On August 27, 2014, the SEC adopted new rules for credit rating agencies implementing 14 rulemaking requirements under the Dodd-Frank Wall Street Reform and Consumer Protection Act (“Dodd-Frank”). The new rules are designed to enhance governance, protect against conflicts of interest and increase transparency. The new rules apply to credit rating agencies registered with the SEC as “nationally recognized statistical rating organizations,” or NRSROs. Certain of the new rules applicable to NRSROs will take effect 60 days after publication in the Federal Register, while certain others will take effect nine months after publication in the Federal Register, the latter of which are delayed to provide time for NRSROs, issuers, underwriters and other affected parties to prepare for the changes resulting from the new requirements.1

Internal Control Structure

Dodd-Frank amended Section 15E(c) of the Securities Exchange Act of 1934 (the “Exchange Act”), to require NRSRO’s to establish, maintain, enforce and document an effective internal control structure. The SEC adopted rules that require an NRSRO to establish and document an effective internal control structure to govern the implementation of and adherence to policies for determining credit ratings. The rules require an NRSRO to consider when implementing, maintaining, and enforcing its internal control structure, a number of factors, which include, among others:

  • With regard to implementation, whether controls were designed to ensure that a newly developed or updated methodology for determining credit ratings is subject to an appropriate review and management approval process, prior to, and subsequent to, implementation.
  • Public posting of, and public comment considerations being given to, proposed new or updated ratings methodology and posting of market participant comments with respect to the need to update current methodologies.
  • With respect to determining ratings, that the work of the lead analyst is reviewed (for example by a rating committee process)
  • With regard to maintenance, whether controls were designed to ensure that an NRSRO conducts periodic reviews of whether it has devoted enough resources to implement and operate its internal control structure as designed.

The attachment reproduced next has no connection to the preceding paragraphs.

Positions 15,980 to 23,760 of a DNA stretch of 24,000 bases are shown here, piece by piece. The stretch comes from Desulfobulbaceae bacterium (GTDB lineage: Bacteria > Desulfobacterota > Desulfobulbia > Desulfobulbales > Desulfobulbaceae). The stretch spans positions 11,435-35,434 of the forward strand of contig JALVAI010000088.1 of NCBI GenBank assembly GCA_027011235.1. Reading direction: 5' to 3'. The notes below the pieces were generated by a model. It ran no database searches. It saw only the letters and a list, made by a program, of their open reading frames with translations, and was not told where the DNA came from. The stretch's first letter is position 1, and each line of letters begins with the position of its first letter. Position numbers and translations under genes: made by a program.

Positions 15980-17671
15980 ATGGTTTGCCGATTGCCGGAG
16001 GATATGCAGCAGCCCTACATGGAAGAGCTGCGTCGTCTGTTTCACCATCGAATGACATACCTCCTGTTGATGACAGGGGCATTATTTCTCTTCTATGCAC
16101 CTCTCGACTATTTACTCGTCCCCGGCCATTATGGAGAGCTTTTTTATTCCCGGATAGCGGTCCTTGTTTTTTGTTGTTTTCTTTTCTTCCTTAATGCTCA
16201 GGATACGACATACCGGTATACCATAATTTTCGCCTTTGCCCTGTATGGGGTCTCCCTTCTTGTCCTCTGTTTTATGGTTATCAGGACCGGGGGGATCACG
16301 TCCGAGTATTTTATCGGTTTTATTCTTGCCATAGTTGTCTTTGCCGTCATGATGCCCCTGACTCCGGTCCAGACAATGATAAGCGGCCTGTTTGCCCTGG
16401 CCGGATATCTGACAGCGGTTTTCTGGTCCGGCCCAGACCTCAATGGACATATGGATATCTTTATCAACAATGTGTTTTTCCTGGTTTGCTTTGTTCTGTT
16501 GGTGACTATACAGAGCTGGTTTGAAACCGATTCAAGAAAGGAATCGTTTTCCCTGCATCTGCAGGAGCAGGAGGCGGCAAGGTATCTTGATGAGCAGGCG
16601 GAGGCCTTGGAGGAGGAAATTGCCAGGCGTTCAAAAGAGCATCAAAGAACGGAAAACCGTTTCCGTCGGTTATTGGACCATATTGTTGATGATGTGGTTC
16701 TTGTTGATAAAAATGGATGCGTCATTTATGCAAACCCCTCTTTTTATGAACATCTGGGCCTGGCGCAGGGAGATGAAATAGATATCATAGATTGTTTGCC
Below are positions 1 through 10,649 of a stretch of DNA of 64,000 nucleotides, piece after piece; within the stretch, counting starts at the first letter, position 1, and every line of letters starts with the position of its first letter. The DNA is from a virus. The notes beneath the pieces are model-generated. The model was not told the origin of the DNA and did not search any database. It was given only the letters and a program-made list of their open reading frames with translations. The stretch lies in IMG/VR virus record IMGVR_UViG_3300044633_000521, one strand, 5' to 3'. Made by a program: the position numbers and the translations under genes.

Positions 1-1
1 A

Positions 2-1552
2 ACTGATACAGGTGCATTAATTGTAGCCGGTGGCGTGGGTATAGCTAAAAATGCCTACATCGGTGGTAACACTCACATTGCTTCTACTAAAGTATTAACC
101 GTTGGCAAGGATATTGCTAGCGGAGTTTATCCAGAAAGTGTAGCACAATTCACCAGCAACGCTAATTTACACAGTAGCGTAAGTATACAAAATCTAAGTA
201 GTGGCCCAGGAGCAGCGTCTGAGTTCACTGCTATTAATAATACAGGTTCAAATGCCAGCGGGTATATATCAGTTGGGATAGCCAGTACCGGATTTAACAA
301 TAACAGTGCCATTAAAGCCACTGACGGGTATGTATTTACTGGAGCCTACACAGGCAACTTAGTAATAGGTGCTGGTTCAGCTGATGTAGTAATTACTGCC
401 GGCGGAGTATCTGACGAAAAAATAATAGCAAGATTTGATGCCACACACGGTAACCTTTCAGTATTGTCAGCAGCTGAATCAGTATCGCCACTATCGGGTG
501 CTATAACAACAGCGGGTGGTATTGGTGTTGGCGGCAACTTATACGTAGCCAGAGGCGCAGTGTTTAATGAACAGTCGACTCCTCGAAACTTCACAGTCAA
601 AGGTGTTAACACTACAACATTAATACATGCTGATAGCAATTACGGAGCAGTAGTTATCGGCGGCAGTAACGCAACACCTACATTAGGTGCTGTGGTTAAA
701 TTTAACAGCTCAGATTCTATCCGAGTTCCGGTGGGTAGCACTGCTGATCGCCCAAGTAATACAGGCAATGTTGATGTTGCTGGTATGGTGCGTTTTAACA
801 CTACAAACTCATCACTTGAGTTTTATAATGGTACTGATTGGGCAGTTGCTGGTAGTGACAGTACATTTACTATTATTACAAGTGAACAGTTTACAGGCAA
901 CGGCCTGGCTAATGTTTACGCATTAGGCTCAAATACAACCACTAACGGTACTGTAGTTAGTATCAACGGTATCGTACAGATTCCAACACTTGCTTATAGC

• With regard to enforcement, whether controls were designed to ensure that additional training is provided with respect to employees who fail to adhere to requirements imposed by an NRSRO’s internal control structure.

Report on the Effectiveness of the NRSRO’s Internal Control Structure

The rules, effective on January 1, 2015, require an NRSRO to file an annual report with the Commission regarding the effectiveness of the internal control structure with a prohibition of management concluding that the internal control structure was effective if any material weakness was identified. The first report would cover the fiscal year that ends on or after January 1, 2015 with the first management certification filed after the end of calendar year 2015.

Sales and Marketing Conflict of Interest

The SEC amended Section 15E(h) of the Exchange Act to prevent the sales and marketing considerations of an NRSRO from influencing its credit rating decisions. In particular, the SEC enacted an “absolute prohibition” against persons in NRSROs that participate in sales and marketing activities, or are influenced by sales and marketing considerations from participating in, determining or monitoring credit ratings or developing or approving rating procedures. Consequently, an NRSRO must strictly separate these two roles under the new rule. In instances where an NRSRO is found to be in violation, the new rule provides the SEC with the authority to suspend or revoke the registration of the NRSRO in question.

“Look-Back” Review

Dodd Frank amended Section 15E(h) of the Exchange Act with a view towards closing the “revolving door” between NRSROs and the companies whose products they rate. The rule requires an NRSRO to conduct what are called “look-back” reviews in any instance where the prospect of future employment by an issuer or underwriter may have influenced a credit analyst in determining a credit rating. If an NRSRO determines that a conflict of interest exists and the employee was influenced in his or her determination of a credit rating, the NRSRO must promptly revise the credit rating in accordance with rules prescribed by the SEC.

Certification of ABS Third-Party Due Diligence Provider

New Rule 17g-10 requires providers of third-party diligence services for Asset Backed Securities, “ABS”, to file a new Form ABS Due Diligence-15E certifying to the NRSRO producing a credit rating the description of the work performed, a summary of the findings and conclusions of the diligence service provider and any relevant NRSRO due diligence criteria that the provider intended to meet. On September 4, 2014 the Commission also adopted new ABS disclosure and Registration Requirements.2